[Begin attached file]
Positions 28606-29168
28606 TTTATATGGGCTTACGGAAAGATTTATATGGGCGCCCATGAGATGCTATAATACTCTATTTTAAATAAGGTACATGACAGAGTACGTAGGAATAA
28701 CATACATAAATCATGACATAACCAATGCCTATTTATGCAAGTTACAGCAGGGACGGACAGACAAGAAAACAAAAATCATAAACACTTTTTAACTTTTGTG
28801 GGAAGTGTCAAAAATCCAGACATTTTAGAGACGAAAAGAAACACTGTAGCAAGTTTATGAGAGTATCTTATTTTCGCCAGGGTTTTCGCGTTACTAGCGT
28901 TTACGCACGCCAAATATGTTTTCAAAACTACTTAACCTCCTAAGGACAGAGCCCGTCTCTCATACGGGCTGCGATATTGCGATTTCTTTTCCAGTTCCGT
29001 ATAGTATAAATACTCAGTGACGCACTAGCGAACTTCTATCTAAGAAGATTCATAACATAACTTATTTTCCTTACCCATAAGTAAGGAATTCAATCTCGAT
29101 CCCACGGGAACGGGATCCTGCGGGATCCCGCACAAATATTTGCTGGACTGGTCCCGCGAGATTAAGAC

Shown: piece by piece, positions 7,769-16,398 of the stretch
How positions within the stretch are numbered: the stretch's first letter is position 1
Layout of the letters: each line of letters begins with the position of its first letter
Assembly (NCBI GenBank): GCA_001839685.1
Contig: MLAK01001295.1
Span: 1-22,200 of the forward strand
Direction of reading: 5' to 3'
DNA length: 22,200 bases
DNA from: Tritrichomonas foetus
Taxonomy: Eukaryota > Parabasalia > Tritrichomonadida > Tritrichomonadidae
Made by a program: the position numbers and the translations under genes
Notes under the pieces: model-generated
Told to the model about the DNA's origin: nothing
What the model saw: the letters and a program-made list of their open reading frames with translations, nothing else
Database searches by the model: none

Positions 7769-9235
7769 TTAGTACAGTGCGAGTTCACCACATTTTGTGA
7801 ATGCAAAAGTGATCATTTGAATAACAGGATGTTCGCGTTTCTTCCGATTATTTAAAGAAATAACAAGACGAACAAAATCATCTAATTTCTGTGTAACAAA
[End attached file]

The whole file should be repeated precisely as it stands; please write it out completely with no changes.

Positions 28606-29168
28606 TTTATATGGGCTTACGGAAAGATTTATATGGGCGCCCATGAGATGCTATAATACTCTATTTTAAATAAGGTACATGACAGAGTACGTAGGAATAA
28701 CATACATAAATCATGACATAACCAATGCCTATTTATGCAAGTTACAGCAGGGACGGACAGACAAGAAAACAAAAATCATAAACACTTTTTAACTTTTGTG
28801 GGAAGTGTCAAAAATCCAGACATTTTAGAGACGAAAAGAAACACTGTAGCAAGTTTATGAGAGTATCTTATTTTCGCCAGGGTTTTCGCGTTACTAGCGT
28901 TTACGCACGCCAAATATGTTTTCAAAACTACTTAACCTCCTAAGGACAGAGCCCGTCTCTCATACGGGCTGCGATATTGCGATTTCTTTTCCAGTTCCGT
29001 ATAGTATAAATACTCAGTGACGCACTAGCGAACTTCTATCTAAGAAGATTCATAACATAACTTATTTTCCTTACCCATAAGTAAGGAATTCAATCTCGAT
29101 CCCACGGGAACGGGATCCTGCGGGATCCCGCACAAATATTTGCTGGACTGGTCCCGCGAGATTAAGAC

Shown: piece by piece, positions 7,769-16,398 of the stretch
How positions within the stretch are numbered: the stretch's first letter is position 1
Layout of the letters: each line of letters begins with the position of its first letter
Assembly (NCBI GenBank): GCA_001839685.1
Contig: MLAK01001295.1
Span: 1-22,200 of the forward strand
Direction of reading: 5' to 3'
DNA length: 22,200 bases
DNA from: Tritrichomonas foetus
Taxonomy: Eukaryota > Parabasalia > Tritrichomonadida > Tritrichomonadidae
Made by a program: the position numbers and the translations under genes
Notes under the pieces: model-generated
Told to the model about the DNA's origin: nothing
What the model saw: the letters and a program-made list of their open reading frames with translations, nothing else
Database searches by the model: none

Positions 7769-9235
7769 TTAGTACAGTGCGAGTTCACCACATTTTGTGA
7801 ATGCAAAAGTGATCATTTGAATAACAGGATGTTCGCGTTTCTTCCGATTATTTAAAGAAATAACAAGACGAACAAAATCATCTAATTTCTGTGTAACAAA